The Kiss Quotient by Helen Hoang
The Kiss Quotient #1
Berkley | June 5, 2018
I feel like The Kiss Quotient is a pretty popular new release, but my reading radar never picked it up. It wasn’t until my good friend Angie told me about it, having loved it herself, and I read the synopsis that I know I had to have it. In fact, I ordered it within a week or two, knowing I was going to read it immediately. I’d fallen in love with the blurb, and I didn’t even worry I’d be let down.
My flourishing psychic abilities proved completely accurate, because I adored this book.
I loved Stella. She was a unique and interesting heroine, but what really sold me on The Kiss Quotient as a whole was Michael. Stella’s challenges throughout the book are the obvious conflict, the ones you recognize first. It was given to us right in the first chapter. Michael also had his own challenges, quieter challenges, that he overcame in a more subtle way. He also worked through those issues while he was helping to build Stella’s self-confidence. He questioned the start of their growing relationship, doubted himself, and yet never stopped being gentle and sweet with Stella. He never put his fears ahead of what she needed, and while he may have questioned his motivation, I certainly never did. From my perspective, as the audience, we fall in love with Stella right off the bat, so every time Michael showed compassion and love for her we fell for him too, because of how he treated this amazing woman. It made their relationship feel effortless, despite their roadblocks.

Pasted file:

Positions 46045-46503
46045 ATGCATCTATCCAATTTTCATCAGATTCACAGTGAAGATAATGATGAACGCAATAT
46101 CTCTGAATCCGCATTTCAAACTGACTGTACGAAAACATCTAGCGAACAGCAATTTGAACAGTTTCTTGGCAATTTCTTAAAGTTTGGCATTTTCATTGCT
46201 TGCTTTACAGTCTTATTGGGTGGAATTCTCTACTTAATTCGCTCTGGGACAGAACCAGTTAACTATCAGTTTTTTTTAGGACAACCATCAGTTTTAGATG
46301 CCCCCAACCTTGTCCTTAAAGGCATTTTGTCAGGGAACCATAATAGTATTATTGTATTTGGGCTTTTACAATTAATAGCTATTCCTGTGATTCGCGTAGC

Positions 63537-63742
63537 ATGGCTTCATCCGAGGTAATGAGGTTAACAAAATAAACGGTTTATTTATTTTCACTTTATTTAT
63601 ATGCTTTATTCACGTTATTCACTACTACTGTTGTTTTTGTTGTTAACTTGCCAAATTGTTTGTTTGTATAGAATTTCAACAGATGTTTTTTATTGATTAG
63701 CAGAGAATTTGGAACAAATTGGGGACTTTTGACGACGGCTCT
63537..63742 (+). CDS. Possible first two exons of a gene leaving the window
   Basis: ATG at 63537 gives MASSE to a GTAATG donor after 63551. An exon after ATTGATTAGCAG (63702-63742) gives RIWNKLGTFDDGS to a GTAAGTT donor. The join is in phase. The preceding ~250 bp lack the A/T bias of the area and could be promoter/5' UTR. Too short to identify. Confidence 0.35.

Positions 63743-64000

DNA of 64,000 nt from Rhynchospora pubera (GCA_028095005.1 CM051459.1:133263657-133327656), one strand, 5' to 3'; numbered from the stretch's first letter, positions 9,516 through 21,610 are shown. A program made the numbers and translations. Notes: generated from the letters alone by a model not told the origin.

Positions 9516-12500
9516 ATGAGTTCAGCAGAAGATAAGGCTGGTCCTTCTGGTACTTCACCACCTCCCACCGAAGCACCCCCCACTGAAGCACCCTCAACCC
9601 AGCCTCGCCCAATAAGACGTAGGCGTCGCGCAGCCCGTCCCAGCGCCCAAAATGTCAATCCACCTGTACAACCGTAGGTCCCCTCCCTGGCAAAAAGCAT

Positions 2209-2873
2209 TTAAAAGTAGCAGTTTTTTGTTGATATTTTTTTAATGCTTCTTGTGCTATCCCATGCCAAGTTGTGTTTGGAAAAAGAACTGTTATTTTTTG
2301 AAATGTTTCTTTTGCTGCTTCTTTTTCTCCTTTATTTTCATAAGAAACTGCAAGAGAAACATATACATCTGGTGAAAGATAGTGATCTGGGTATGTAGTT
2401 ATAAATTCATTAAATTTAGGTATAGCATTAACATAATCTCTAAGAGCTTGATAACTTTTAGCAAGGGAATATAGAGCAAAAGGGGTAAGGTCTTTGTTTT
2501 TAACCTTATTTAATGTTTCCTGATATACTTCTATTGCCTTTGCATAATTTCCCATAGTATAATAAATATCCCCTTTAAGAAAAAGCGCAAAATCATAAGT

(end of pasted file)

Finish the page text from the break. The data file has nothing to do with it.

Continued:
I also want to talk about Michael’s family, since they were the most influential secondary characters. Basically, I loved them. I loved how they interacted with our hero, but again I especially love how they embraced Stella as his partner. They weren’t put off by the quirky symptom’s of her Asperger’s, mostly. They recognized her worth immediately, and tucked her into their fold. It made their hold over Michael more understandable, because they were wonderful.
Actually, Stella’s parents were pretty nice too. In the best stories nobody is perfect, and none of the extended family was either. That’s okay. I prefer it that way. They were, however, supportive and loving. It’s definitely a plus in my book, because it seems like authors today choose to have one ‘bad’ family and I’m definitely over that trope.
The only reason I’m not giving The Kiss Quotient 5 full stars is because I think the ending was a little too neat. Every problem hindering Stella and Michael’s personal life seemed to just go away. With the wave of the author’s hand, like a fairy godmother, all Michael’s problems vanished. Maybe I’m too cynical but it felt way too fanciful. It was too perfect to be perfect.
Still, definitely a solid A on the grading scale. I can’t wait to read where Helen Hoang goes with Khai in the sequel, The Bride Test.